Don't miss the Bino Phillips series by AW Gray. They are largely unknown, but as good as any ive read!
It's a brutal story about brutal men. Still, there are unforgettable characters and enough of Burke's amazing story telling ability to recommend to most.
It begins with a descriptive tale of Louisiana prison life in the early 19th century. Not pleasant in the least, but surprisingly familiar to the prison portrayed in Cool Hand Luke. Most of the book revolves around the escape of two men, the main characters.( No spoiler here, all this foretold in the first paragraph.)
Hugh Allison is a 19th century version of Clete Purcell.
No question it was Allison, Son Holland seemed just to be along for the ride.
It was so violent I felt like I was in the midst of it.
The story starts with life in a prison camp. It’s cruel and bad and depressing. Then the two guys escape, and they’re on the run. It’s hard. This is not a fun read. But it was a good story. It turns into some historical fiction with Sam Houston leading the Texans against the Mexicans. The Alamo and the battle at San Jacinto are included.
I really enjoyed the character Hugh. He was nasty. I wouldn’t want to be him or do what he does, but he makes being an older guy “cool.” I don’t mind being older if I can be like him. (Don’t get me wrong, I hope I am never like him, but ...) His survival instincts were amazing. He was crafty, competent, impressive, cantankerous, ornery, and a good decision maker in desperate circumstances. He was always getting into trouble, couldn’t keep his mouth shut, insulted the wrong people, and not good at keeping a job. I liked Hugh even though I shouldn’t.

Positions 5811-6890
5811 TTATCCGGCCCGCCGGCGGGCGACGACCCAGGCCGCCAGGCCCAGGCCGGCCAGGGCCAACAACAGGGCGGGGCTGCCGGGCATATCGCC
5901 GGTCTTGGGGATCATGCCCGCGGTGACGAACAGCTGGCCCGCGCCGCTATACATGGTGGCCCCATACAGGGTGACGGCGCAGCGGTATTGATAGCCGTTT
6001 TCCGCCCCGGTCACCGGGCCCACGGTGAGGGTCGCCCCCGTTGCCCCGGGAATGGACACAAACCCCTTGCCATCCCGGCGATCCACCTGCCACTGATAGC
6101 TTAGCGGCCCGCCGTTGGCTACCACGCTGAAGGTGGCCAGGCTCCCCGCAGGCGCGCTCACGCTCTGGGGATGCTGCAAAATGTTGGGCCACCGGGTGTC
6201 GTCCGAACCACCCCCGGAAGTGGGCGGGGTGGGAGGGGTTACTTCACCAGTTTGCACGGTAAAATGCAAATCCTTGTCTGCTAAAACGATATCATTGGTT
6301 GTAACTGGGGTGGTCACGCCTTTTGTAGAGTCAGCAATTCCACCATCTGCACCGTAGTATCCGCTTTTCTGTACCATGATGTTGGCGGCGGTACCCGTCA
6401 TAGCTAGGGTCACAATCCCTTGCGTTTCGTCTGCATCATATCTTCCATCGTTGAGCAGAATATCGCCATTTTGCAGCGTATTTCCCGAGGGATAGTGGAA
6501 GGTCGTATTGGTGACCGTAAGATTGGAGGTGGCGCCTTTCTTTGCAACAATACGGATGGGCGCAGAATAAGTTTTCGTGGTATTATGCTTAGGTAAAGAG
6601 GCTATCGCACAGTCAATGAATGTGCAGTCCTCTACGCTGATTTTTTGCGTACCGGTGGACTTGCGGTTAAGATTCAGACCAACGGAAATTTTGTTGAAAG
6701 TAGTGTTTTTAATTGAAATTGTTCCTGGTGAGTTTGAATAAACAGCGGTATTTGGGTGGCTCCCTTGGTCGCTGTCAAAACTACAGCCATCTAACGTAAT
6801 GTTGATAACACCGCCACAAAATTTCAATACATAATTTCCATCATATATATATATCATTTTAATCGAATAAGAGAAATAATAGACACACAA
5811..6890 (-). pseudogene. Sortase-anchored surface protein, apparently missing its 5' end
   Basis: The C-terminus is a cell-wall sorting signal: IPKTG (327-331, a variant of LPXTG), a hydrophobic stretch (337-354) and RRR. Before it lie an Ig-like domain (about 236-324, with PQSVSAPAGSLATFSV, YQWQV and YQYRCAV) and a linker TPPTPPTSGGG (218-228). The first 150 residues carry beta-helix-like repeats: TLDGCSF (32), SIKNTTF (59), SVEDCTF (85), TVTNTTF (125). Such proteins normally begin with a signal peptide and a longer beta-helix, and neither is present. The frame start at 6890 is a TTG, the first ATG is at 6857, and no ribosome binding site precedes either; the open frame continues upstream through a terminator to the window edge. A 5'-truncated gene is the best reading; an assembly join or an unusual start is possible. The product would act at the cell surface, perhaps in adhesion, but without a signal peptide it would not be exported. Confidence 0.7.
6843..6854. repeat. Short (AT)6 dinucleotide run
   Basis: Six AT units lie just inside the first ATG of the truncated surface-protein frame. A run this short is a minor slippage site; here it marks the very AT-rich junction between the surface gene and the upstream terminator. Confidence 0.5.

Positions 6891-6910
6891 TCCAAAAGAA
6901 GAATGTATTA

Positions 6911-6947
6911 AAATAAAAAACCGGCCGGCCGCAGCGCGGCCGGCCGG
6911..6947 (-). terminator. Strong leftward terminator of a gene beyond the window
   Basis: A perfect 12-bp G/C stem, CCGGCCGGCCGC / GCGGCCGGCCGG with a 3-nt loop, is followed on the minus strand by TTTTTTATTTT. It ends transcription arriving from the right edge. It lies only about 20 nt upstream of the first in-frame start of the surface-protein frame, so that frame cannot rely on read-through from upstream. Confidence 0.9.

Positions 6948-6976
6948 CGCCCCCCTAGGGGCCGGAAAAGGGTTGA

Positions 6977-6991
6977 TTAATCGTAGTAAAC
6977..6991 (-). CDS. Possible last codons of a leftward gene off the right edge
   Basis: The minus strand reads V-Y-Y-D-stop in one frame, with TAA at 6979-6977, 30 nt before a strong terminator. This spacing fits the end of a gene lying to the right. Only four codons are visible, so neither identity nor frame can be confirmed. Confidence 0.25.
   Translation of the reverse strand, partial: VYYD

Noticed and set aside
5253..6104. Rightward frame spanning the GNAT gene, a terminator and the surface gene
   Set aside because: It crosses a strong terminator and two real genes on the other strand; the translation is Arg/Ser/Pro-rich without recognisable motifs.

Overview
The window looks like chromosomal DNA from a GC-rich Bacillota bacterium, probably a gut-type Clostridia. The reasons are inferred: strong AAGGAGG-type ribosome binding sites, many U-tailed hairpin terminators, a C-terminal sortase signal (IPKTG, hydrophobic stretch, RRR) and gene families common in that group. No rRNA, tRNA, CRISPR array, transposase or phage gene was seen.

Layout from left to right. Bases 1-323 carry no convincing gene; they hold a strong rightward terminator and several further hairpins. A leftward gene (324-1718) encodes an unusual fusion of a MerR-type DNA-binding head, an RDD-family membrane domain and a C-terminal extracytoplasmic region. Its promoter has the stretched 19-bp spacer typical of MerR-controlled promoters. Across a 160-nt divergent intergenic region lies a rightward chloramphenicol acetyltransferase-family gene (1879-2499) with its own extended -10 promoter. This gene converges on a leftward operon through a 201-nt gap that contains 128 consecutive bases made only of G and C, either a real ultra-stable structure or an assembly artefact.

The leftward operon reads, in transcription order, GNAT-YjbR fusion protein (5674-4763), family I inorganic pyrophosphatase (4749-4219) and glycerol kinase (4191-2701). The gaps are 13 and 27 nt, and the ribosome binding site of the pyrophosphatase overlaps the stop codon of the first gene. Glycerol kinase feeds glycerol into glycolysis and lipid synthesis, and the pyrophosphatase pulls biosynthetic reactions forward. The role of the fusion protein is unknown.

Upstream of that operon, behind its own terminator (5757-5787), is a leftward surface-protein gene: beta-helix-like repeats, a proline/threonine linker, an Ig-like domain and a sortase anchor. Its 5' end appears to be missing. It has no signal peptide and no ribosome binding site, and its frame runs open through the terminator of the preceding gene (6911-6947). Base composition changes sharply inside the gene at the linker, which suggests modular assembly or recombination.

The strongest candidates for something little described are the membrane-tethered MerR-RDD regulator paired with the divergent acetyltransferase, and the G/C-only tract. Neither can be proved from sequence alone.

The other main character was Son. What an honorable guy, his honesty kept coming out.
I loved the narrator Will Patton. He is now one of my favorite narrators.
Genre: historical fiction, prison fiction
I consider James Lee Burke one of my all-time favorite authors and he has written so many books that it's pretty darn hard to call any one book one of his best.
Having said that, I will say that this one is my favorite since Tin Roof Blowdown and easily "Among his Best". That may not make sense since Tin Roof Blowdown was written in 2007 and this one was written in 1982. The answer is that Two for Texas was not published on Audible until 1/1/2013.